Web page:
Beats Music brings plenty of star power and marketing muscle, but it will still have a fight on its hands in the ultra-competitive industry.

There’s plenty to like about Beats Music, the new music-streaming service launched Tuesday by music producer Jimmy Iovine, Nine Inch Nails frontman Trent Reznor, and rapper Dr. Dre. The interface is elegant and intuitive, while the human touch is readily apparent and perhaps Beats’s strongest selling point. A feature called Right Now, for instance, helps users create the perfect playlist for any situation just by filling in sentences, Mad Libs-style (example: “I’m at My Computer and feel like Working with Myself to Musica Tropical”).

In many ways, Beats sets the bar for smart curation and what other new services might hope to achieve in terms of celebrity endorsements and audience appeal. The service’s launch raises the stakes for what many predict will be a competitive year in the music-streaming space. The industry’s current leaders include Sweden’s Spotify, which has $250 million in funding and 26 million listeners, and Pandora, which continues to dominate with more than 35 million listeners and an intuitive interface that only seems to get better with time. A host of new services promise to make an impression as well, including Deezer, which boasts a catalog of more than 30 million tracks and ventures stateside from Paris this year.

Here’s a look at some of the other challenges facing Beats Music and what the service has going for it.

The Pros

Big Names Are Behind it

Beats would be nothing if not for the names of Iovine, Reznor, and Dre. The latter’s imprimatur singlehandedly propelled Beats from a brand hawking a so-so hardware product to one that the Financial Times reported had “40 percent of all U.S. headphone sales and close to 70 percent of the premium-priced headphone sales over the Christmas period” in 2012. Reznor, another shrewd businessman who established a cult-like following with Nine Inch Nails, also knows how to rally his fans without pandering to them. For his part, Iovine has the biggest Rolodex this side of Sunset Boulevard, thanks to years in the business producing legends like U2 and Bruce Springsteen.

It’s Spending on Marketing

He may not be a household name, but Iovine knows how to leverage his brand. From 2011 to 2013, he was a mentor on American Idol and before that scouted raw talent like Robin Thicke and Lady Gaga. Unlike most music services, including the ill-fated MOG, which Beats acquired in 2012, Iovine and company seem more than willing to spend on getting the word out, which is key to achieving scale in this business. To date, Beats has a lucrativesubscription deal with AT&T, promotional tie-ins with Target and Ellen DeGeneres, and a Super Bowl commercial on the way.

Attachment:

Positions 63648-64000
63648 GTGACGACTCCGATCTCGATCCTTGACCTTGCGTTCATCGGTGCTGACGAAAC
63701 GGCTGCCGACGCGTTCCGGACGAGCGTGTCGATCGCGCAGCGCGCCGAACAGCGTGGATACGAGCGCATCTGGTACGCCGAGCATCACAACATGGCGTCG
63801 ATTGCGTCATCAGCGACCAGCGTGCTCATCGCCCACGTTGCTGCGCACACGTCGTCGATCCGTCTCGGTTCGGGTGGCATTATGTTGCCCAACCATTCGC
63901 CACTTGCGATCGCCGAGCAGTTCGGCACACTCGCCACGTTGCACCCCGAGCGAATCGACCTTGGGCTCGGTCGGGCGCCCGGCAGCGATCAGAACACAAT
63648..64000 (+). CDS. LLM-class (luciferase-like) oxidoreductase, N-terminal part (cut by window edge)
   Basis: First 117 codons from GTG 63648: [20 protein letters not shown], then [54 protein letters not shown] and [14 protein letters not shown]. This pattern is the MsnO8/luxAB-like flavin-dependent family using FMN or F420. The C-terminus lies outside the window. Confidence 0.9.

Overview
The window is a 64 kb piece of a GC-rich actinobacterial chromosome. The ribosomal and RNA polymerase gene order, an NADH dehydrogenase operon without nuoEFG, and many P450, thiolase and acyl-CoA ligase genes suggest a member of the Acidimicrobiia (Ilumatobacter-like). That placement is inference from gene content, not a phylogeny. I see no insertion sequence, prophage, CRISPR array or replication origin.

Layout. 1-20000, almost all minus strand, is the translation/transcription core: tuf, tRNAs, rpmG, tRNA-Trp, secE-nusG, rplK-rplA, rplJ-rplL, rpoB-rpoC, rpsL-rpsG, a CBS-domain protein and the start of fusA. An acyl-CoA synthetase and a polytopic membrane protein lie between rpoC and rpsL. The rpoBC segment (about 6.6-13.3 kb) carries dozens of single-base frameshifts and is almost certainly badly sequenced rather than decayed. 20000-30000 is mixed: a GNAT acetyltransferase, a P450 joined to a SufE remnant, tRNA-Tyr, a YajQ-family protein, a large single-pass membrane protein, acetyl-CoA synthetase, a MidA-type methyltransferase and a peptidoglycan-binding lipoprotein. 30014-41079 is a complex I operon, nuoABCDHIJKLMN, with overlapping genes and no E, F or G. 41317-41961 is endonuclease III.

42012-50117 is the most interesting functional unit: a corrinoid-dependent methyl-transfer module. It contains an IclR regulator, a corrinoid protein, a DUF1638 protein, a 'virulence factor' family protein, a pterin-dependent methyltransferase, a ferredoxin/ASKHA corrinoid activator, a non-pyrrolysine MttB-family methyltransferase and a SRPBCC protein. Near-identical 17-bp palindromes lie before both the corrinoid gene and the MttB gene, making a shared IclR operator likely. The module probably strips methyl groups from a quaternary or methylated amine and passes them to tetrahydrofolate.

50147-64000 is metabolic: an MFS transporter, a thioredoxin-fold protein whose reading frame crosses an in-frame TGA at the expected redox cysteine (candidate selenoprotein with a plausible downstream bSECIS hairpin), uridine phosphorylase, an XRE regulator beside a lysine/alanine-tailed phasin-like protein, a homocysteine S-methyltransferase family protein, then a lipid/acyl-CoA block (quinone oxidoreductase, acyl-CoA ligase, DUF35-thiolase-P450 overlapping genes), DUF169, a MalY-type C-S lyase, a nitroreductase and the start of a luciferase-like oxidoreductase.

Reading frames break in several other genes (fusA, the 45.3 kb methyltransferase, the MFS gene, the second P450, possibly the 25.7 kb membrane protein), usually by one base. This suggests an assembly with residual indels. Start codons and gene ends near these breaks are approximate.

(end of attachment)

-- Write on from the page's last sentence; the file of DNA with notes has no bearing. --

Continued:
The Human Touch

Spotify’s catalog of more than 20 million songs is too overwhelming to sift through alone, while Pandora’s mislabeling of songs comes off as clueless. Those services’ “algorithmic curation” might sound exciting to coders, but the average music listener just wants someone with good taste to guide her. From the Right Now feature to the Find It section, which offers primers on genres, activity-driven playlists, and curated selections from the likes of Rolling Stone, Equinox, and the Grand Ole Opry, it’s hard to see where Beats can go wrong here.

The Cons

Apps Rule

With digital music sales declining for the first time since iTunes went online, some analysts wondered whether streaming music was to blame. Not everyone was convinced, though; Horace Dediu of market research firm Asymco said apps in general might be the culprit. “Downtime or ‘boredom’ was filled with app interaction [last year],” he wrote on Asymco’s blog. “As the experiences become increasingly compelling, they ‘move upmarket’ and compete more aggressively with existing media consumption patterns.” With App Store sales topping $10 billion last year, Beats might not hold everyone’s attention as long as Candy Crush.

Not Everyone’s Convinced They Should Rent

If the App Store’s success is any indication, consumers still aren’t ready to drop their à la carte music habit. The ability to buy songs for 99 cents is hard to beat–it’s not too expensive but more than a drop in the bucket–and the album format has been out of vogue for awhile. That’s not to say Beats can’t steer listeners toward the rental model, but their habits aren’t likely to change overnight. Currently the single most popular way for listeners to find music isn’t on apps but terrestrial radio, where, sadly, the stations with the least variety secure the most interest.

Good Design Is Meaningless

Even when they’re user-friendly and fun to explore, most music services aren’t financially viable. Pandora has yet to break even and keeps running up against costly royalty issues with record labels and music publishers like ASCAP and BMI. Spotify, meanwhile, needs to achieve massive scale in order to be taken seriously, says Matt Pincus, founder and chief executive of Songs Publishing, a music publishing firm. And let’s not forget Rdio, which has its own headaches after undergoing a slew of layoffs and folding its streaming video service, Vdio, last year.

By Jill Krasny


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